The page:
By Kathryn Radigan, MD
Attending Physician, Division of Pulmonary and Critical Care, Stroger Hospital of Cook County, Chicago
SYNOPSIS: Treating mechanically ventilated COPD patients with acetazolamide does not significantly lessen the duration of mechanical ventilation when compared to placebo.
SOURCE: Faisy C, Meziani F, Planquette B, et al. Effect of acetazolamide vs placebo on duration of invasive mechanical ventilation among patients with chronic obstructive pulmonary disease: A randomized clinical trial. JAMA 2016;315:480-488.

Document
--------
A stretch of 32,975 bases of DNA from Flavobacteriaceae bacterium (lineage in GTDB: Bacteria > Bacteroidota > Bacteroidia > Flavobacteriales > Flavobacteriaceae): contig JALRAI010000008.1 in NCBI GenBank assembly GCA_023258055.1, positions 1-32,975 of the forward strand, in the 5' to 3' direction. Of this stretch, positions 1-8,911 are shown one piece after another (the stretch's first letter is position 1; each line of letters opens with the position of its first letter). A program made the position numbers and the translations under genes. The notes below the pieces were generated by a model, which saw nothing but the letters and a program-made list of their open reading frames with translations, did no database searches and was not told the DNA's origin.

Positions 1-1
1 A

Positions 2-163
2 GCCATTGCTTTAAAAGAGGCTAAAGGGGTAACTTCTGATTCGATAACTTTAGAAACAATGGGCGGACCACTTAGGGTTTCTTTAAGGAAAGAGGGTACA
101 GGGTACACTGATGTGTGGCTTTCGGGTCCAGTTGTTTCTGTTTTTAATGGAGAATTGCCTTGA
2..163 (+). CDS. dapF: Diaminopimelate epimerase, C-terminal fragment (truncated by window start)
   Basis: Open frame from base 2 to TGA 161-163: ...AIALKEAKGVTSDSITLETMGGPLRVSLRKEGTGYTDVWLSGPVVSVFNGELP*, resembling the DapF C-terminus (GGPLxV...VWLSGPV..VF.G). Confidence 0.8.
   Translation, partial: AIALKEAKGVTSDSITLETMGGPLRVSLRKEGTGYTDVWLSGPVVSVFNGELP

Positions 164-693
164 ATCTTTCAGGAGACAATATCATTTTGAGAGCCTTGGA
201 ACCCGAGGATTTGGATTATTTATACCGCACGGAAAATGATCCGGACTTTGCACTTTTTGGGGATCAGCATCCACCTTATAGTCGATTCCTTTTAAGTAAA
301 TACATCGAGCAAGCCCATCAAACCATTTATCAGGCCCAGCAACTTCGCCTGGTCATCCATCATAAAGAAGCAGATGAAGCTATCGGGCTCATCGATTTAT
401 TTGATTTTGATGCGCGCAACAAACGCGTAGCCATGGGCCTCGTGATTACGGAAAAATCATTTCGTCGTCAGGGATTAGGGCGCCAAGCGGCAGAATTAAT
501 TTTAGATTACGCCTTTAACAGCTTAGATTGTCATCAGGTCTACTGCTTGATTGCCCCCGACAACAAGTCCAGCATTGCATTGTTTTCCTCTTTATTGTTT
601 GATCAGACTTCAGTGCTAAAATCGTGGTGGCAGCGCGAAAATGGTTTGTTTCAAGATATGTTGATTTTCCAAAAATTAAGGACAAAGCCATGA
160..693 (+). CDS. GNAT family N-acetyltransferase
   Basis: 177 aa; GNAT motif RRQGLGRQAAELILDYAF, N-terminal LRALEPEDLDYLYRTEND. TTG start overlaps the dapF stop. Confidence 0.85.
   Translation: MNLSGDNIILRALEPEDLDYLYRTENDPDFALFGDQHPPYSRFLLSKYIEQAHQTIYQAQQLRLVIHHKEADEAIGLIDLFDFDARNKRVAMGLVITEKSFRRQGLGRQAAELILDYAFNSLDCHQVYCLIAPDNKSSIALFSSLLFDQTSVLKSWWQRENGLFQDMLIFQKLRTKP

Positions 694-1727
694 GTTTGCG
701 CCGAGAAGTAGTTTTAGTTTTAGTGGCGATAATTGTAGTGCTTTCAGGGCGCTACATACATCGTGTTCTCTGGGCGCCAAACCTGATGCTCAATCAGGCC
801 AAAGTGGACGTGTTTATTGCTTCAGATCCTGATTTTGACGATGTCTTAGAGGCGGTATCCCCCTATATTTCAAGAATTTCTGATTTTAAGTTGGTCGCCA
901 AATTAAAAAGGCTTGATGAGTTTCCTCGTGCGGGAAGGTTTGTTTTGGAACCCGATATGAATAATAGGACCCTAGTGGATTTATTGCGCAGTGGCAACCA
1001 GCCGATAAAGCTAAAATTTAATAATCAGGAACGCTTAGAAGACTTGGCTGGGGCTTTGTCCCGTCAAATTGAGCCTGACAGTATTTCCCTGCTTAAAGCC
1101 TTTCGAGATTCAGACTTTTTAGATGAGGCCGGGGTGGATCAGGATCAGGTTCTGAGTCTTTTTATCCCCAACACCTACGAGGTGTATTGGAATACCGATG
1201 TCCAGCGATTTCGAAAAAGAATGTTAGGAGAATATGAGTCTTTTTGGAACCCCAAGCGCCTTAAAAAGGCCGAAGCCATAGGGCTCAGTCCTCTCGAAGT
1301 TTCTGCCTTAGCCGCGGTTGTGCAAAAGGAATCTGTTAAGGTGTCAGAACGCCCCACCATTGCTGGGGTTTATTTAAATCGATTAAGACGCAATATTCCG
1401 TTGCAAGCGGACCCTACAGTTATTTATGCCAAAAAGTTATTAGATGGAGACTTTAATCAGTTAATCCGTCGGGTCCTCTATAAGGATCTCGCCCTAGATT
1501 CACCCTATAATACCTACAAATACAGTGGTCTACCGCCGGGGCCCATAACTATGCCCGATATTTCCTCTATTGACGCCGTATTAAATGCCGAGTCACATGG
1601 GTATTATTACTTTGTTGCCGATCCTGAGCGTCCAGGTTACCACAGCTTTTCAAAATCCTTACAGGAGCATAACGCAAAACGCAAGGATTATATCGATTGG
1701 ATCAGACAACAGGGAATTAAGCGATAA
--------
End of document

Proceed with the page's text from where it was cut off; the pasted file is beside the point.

Despite a lack of reliable support for its use, acetazolamide is still often used in cases of mechanically ventilated COPD patients as a respiratory stimulant. In order to test acetazolamide treatment’s efficacy, Faisy et al undertook the 3-year, randomized, double-blind DIABOLO study. Three hundred and eighty-two COPD patients from 15 French ICUs expected to be under mechanical ventilation for more than a day were randomly assigned either a placebo treatment or the acetazolamide treatment. Patients with metabolic alkalosis received IV doses of between 500 and 1000 mg of acetazolamide twice a day for the entirety of their stay in the ICU. The primary dependent variable concerned was duration of mechanical ventilation, but secondary considerations included fluctuations in pulmonary parameters, duration of ICU stay, adverse effects and ICU mortality among others. Analysis of the patients that completed the study revealed no significant deviations between the placebo group and the acetazolamide group regarding median required time for mechanical ventilation, duration of weaning off mechanical ventilation, or partial carbon dioxide pressure in arterial blood. Differences were observed, however, in daily fluctuation of serum bicarbonate, and the number of days that patients experienced metabolic alkalosis, as both were significantly lessened in the acetazolamide patients. Concerns about this study being underpowered do not take away from the finding that the duration of mechanical ventilation for COPD patients is not significantly reduced by acetazolamide treatment.